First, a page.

“Feeling gratitude and not expressing it is like wrapping a present and not giving it.”
— William Arthur Ward
Once again, the year is ending and many of us are out of breath. The stress of balancing work, family, faith, and friends over the holidays can be exhausting. We struggle to identify gifts to meet the needs of others, while we neglect our own needs.
During this season of giving let us take a deep breath and remember the special gift that benefits both the giver and the receiver — gratitude.
Breathing and gratitude are both two-step cycles. We breathe in oxygen and carbon dioxide is expelled. Gratitude also involves energy, as we breathe in goodness and have the opportunity to release our spirit through appreciation.
Gratitude – a gift of genuine appreciation with no strings attached. Nothing is expected in return. There is no receipt needed to return it.
For years I had expected something in return for my gifts of appreciation. A few years ago, I was at a board meeting sitting across the table from a young student at an expensive restaurant. She had been recognized as an outstanding leader by our organization and joined us for dinner. As our individual bills arrived, I could tell she was struggling to find the means to cover her tab.
I had a choice — engage or ignore. Standing up, I excused myself from the table indicating I had to go. As I departed, I found our server and paid for her meal. I left and did not look back.
You may think this was just a good deed and I was proud to pay her bill. This would be true, yet I surprised myself by not expecting a follow-up. In the past I would have returned to the table and waited for her to acknowledge my gift. My behavior reset is not perfect, but it has helped me become a better person and leader.
Dr. Robert Emmons is an expert on appreciation and his research has discovered that expressing thanks contributes to our overall sense of well-being. The result is we are more agreeable, forgiving, optimistic, healthy, and open in our relationships. The irony is our lives get richer when we send our gifts to others.
At work, gratitude needs to come from all directions — top, across, and down. Leader to follower, follower to leader, peer to peer, and employee to client. A gratitude loop of “I appreciate you.”
A survey by the John Templeton Foundation found 71% of those surveyed said they would feel better about themselves if their boss expressed more gratitude — 81% said they would work harder. The disconnect is people also indicated they were less likely to express gratitude at the office than any other place.
Three keys to exhaling your best to others:
Make a List – And Check it Twice
As the year ends, think of people who need your gratitude:
- The administrative assistant who navigated through the corporate mess to make your problems go away.
- Your boss who may not be perfect yet gives you the resources and room to be successful.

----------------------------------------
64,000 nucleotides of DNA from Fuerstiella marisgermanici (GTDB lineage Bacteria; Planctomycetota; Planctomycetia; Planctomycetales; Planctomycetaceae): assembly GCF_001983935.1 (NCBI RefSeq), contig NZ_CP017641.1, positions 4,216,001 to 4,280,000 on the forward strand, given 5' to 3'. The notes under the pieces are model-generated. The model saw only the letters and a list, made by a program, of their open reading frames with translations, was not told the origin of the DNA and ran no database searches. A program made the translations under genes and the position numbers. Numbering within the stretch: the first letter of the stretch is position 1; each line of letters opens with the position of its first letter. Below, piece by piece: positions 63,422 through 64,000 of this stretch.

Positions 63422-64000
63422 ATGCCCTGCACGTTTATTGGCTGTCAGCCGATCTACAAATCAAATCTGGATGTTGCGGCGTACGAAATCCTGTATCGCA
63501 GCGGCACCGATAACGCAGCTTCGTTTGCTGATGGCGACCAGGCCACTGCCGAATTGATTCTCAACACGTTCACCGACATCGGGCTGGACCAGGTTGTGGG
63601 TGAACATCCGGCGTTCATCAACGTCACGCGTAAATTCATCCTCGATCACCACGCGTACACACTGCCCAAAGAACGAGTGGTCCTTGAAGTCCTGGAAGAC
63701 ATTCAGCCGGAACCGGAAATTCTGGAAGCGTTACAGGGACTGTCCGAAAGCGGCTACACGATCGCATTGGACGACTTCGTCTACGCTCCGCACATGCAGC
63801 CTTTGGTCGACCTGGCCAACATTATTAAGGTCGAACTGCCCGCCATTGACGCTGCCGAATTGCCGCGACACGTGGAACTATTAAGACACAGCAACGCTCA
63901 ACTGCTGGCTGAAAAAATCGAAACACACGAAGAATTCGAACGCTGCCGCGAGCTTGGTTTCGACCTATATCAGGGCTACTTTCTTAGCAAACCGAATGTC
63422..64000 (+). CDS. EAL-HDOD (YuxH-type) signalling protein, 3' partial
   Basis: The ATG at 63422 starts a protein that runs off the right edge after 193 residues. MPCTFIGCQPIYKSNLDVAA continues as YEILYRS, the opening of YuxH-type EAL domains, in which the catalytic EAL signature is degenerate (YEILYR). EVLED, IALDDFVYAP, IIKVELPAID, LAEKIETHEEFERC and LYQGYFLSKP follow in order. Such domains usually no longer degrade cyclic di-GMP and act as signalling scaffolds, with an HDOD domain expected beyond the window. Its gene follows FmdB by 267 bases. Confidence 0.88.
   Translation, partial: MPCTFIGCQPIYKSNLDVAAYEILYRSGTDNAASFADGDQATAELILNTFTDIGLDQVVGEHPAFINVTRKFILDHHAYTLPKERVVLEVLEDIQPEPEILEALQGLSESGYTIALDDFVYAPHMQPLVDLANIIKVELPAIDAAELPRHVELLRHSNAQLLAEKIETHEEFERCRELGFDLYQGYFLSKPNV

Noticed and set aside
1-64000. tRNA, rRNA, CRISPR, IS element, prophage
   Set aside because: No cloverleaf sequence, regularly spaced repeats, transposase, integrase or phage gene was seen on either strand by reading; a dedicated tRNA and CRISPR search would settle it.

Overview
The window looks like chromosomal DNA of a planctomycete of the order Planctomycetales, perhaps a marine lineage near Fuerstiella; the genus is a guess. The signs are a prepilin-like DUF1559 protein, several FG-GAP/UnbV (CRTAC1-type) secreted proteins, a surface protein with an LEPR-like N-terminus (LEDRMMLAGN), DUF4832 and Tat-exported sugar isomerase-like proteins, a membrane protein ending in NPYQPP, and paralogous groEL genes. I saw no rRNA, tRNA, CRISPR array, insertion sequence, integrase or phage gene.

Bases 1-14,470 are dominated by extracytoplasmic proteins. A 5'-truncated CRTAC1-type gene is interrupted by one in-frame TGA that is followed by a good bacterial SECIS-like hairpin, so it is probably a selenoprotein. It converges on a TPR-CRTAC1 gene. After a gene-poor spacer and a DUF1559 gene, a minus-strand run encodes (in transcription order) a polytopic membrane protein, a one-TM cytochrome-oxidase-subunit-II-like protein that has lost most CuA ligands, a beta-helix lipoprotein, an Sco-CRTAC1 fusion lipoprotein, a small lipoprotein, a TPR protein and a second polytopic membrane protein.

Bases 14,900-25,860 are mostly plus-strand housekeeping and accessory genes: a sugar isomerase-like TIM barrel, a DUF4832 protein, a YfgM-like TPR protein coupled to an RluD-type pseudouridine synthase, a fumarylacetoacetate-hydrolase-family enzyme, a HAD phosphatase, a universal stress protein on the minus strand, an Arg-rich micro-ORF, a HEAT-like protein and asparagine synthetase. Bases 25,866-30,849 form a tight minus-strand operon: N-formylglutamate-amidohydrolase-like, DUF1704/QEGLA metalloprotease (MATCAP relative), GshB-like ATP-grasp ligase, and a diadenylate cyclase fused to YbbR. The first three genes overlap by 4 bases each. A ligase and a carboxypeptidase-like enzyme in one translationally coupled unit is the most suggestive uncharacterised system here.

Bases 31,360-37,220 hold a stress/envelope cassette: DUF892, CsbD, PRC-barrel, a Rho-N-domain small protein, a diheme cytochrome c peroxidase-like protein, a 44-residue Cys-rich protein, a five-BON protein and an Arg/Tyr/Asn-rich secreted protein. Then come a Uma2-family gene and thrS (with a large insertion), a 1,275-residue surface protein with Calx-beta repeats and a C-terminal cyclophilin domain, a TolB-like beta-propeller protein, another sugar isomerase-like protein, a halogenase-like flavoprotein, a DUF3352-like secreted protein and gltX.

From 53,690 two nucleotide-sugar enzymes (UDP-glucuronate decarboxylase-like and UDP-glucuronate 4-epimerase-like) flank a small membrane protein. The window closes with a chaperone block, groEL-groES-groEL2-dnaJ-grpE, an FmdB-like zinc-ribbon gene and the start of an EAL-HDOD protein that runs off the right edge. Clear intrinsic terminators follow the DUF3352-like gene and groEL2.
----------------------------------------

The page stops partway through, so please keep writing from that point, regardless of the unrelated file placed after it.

- Most importantly, your spouse or partner who understands and supports your professional needs.
Choose Gratitude over Appreciation
While a simple “thanks” is better than no acknowledgement, it often rings hollow. Take the time to reflect on the proper message. Gratitude tells the other person why you appreciate them and how they impact your life. Specific appreciation is always the greatest gift.
Cut the Strings
Human nature is filled with expectations, including expecting something in return when we do something for someone else. A good example is when you let someone merge ahead of you in your car, many expect a waving hand in the rear-view mirror. Gratitude is the act not the receipt.
I hope this message inspires you to share your good news with the most important people in your life. Unwrap the gift of gratitude — the workplace and world need your breath of fresh air.
Have a great week and a joyful holiday season!
Read to Lead
Leaders benefit from being active readers, long reads not just social media posts and news feeds. A deep read builds concentration, strengthens your intellectual capacity, and offers wisdom you can share. As you refresh or build your reading habit, diversify your experience – old, new, fiction, non-fiction, audio, hard cover, and e-readers.
My December 2023 favorites:
Shaking the Gates of Hell by John Archibald
A compelling memoir from a Pulitzer Prize winning journalist on his experiences as a preacher’s kid during the height of civil rights struggles in Birmingham, Alabama. He is dismayed that his father and other members of the Methodist Church did not publicly engage in the calls for injustice, choosing the path of silent dissent. He also explores social justice beyond the challenges of race, to his family personally learning to understand sexual orientation. A candid look into the dynamics of a family attempting to navigate the dynamic world surrounding them.
Indian Horse by Richard Wagamese
Indian Horse is the story of Saul Indian Horse, an Ojibway boy from northern Ontario who escapes his demons and rough childhood through hockey, only to succumb to alcohol after losing his joy for the game. The novel begins with Saul struggling with alcoholism and finds himself at a treatment facility. He is encouraged to share his story to find peace, so that he can “get on with life.” His tragic story reminds us we all have a story to tell, overcoming the obstacles we face in life, and the value of storytelling to help us look back to move forward.